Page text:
In the decade since Proposition 13 was overwhelmingly approved by Californians upset by skyrocketing property taxes, aggressive redevelopment has been one way cities have been able to survive and even thrive.
Nowhere is this more evident than in the San Gabriel Valley community of Monrovia, according to James E. Starbird, city manager and executive director of the Monrovia Redevelopment Agency.
"Our redevelopment process began in 1973--well before the passage of Prop. 13 10 years ago this month--and has afforded us the opportunity to emerge from the economic shadow of neighboring Pasadena and Glendale," he said.
Regional Auto Mall
"The redevelopment plan encompasses a 450-acre project area that includes the beautification of the city's main street, Myrtle Avenue; a retail center along West Huntington Drive, a high-tech/office corridor along East Huntington Drive, a regional auto mall with freeway visibility; a general industrial area, and an area for upgraded housing."
The numbers speak for themselves, he said: In 1978-79, the assessed property value of the city of 34,000 was about $460 million. Thanks to aggressive redevelopment, this figure reached $1.2 billion in 1987-88.
The increase in sales tax revenues--a major way of replacing tax dollars that were lost through property tax increases, severely restrained by Proposition 13--is even more impressive. In 1978-79, the city's sales tax revenue was $1.39 million.
"Through development of the West Huntington Drive retail area and the 19.3-acre 210 Autoplex at the Foothill (210) Freeway and Mountain Avenue, we've been able to register about a 19% annual increase in sales tax revenue, reaching $4.5 million in 1987-88," Starbird said.
Credits 3 Developers
Donald R. Hopper, the city's director of community development and Starbird's assistant on the redevelopment agency, credits three developers with helping to change the image of Monrovia as an office location.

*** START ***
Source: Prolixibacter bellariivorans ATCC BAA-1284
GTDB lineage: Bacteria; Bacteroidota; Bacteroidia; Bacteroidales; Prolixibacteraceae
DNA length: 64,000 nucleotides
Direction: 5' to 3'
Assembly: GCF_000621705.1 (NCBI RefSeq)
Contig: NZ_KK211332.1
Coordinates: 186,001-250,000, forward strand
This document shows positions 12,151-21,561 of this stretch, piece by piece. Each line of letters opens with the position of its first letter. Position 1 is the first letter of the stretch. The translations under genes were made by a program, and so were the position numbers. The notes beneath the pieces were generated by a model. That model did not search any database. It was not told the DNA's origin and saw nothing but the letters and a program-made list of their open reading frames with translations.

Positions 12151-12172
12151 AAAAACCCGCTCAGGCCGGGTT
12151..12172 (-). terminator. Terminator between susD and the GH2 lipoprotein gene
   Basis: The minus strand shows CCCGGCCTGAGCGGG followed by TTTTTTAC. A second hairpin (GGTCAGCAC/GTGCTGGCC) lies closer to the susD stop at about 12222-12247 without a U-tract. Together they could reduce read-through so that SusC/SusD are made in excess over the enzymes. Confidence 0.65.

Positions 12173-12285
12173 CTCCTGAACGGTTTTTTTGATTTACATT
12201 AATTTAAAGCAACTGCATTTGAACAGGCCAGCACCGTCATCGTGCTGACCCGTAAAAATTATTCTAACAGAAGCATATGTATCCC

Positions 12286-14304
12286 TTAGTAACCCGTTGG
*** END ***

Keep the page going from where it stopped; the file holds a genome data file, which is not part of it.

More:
The first was a small developer, Fred Bowden, who built about 40,000 square feet of light-industrial condominiums on Huntington Drive in 1983.
He was followed quickly by a medium-sized developer, George Boone & Associates--since June 1 known as Boone Fetter Associates--which has developed or is in the process of developing more than 320,000 square feet of office, high-tech and R&D space in Monrovia.
In an orderly progression--from the smallest to the largest developer--came the San Gabriel Valley office of Trammell Crow Co., the nation's largest privately held commercial and industrial development firm.
Trammell Crow's third Monrovia project, Huntington Plaza, will open next month with 116,000 square feet in two buildings linked by a 35-foot-high atrium, according to the firm's Janice K. Galletly.
"This complex, on the south side of Huntington Drive just east of Myrtle Avenue, will bring our total space in Monrovia to more than 250,000 square feet," she added. "It's geared to office, sales and service, research and development and financial back-shop operations ranging from 3,000 to 116,000 square feet."
Complementing the Trammell Crow project, designed by Langdon Wilson Mumper, is a Boone Fetter development on the north side of Huntington Drive at Mountain Avenue, a two-story, 90,690-square-foot light-industrial building. Taken together, the two structures are part of what Hopper calls Monrovia's "building block" redevelopment concept.
Other elements of this building block approach are the 1977 downtown beautification program, the construction of the $50-million, 29-acre sub-regional Huntington Oaks shopping center on Huntington Drive, the relocation of the car dealers from the Huntington Drive "auto row" to the auto mall and the construction of the 152-room Howard Johnson's and 180-room Holiday Inn.
Hotels Held Vital
The hotels and the shopping opportunities contribute to the city's business orientation, according to Trammell Crow's Janice Galletly.
"One of the first questions we're asked by prospective tenants is whether there are hotels, restaurants and shops close to the offices, and we've been able to give affirmative answers in all cases," she said.
"If the city had not rebuilt the downtown, we probably wouldn't have been able to attract the hotels," Hopper said. "Without the hotels, we probably could not have attracted the developer of Huntington Oaks. Without Huntington Oaks, we would not have attracted Boone and Trammell Crow."
Among the tenants attracted to the revitalized city are Joy Technologies, Western Precipitation Division Inc., World Vision International, Ametek Corp., Lee & Ro Consulting Engineers, Perma Cal Corp., California Federal and Mellon Financial Services.
Move from Pasadena
More recently, the Swedish-owned pharmaceutical firm, Pharmacia Ophthalmics, has announced plans to consolidate its operations from six locations in Pasadena to a 140,000-square-foot Boone Fetter structure at the corner of Huntington Drive and Shamrock Avenue.